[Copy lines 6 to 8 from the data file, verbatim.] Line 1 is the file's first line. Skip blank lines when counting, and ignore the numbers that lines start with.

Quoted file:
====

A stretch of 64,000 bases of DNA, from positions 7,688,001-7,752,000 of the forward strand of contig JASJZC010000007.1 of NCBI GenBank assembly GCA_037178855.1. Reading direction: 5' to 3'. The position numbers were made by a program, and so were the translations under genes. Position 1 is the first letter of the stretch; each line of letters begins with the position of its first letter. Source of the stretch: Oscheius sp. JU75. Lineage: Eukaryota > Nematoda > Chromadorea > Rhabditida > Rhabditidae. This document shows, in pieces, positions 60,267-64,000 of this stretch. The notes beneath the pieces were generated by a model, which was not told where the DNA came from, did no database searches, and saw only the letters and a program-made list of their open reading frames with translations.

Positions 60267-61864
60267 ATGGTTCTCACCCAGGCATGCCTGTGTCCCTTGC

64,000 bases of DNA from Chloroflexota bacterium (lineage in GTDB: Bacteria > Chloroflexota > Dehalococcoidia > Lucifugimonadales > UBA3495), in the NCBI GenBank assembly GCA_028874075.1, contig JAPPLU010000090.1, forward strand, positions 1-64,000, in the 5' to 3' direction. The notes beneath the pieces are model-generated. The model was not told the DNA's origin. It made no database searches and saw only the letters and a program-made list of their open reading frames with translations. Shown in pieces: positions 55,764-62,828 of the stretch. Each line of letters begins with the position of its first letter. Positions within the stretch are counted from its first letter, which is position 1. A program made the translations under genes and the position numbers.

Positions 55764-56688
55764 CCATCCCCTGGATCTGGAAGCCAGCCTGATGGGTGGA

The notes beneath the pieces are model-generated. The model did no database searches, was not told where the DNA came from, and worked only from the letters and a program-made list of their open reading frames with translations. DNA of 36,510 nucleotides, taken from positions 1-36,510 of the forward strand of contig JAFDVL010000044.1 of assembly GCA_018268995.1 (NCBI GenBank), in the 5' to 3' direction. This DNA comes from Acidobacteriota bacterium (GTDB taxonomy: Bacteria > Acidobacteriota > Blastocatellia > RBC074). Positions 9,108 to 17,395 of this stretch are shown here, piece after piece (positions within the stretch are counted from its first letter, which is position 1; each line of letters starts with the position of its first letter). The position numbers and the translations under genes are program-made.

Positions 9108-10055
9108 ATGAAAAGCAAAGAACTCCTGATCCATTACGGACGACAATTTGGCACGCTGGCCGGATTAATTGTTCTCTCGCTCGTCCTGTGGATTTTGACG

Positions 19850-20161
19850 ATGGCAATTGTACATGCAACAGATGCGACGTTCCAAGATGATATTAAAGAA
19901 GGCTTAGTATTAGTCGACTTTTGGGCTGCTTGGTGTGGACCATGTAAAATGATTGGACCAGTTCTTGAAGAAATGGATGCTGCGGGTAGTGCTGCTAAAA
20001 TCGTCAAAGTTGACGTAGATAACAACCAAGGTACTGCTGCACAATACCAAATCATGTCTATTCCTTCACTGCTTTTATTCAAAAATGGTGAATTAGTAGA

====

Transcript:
55764 CCATCCCCTGGATCTGGAAGCCAGCCTGATGGGTGGA

The notes beneath the pieces are model-generated. The model did no database searches, was not told where the DNA came from, and worked only from the letters and a program-made list of their open reading frames with translations. DNA of 36,510 nucleotides, taken from positions 1-36,510 of the forward strand of contig JAFDVL010000044.1 of assembly GCA_018268995.1 (NCBI GenBank), in the 5' to 3' direction. This DNA comes from Acidobacteriota bacterium (GTDB taxonomy: Bacteria > Acidobacteriota > Blastocatellia > RBC074). Positions 9,108 to 17,395 of this stretch are shown here, piece after piece (positions within the stretch are counted from its first letter, which is position 1; each line of letters starts with the position of its first letter). The position numbers and the translations under genes are program-made.

Positions 9108-10055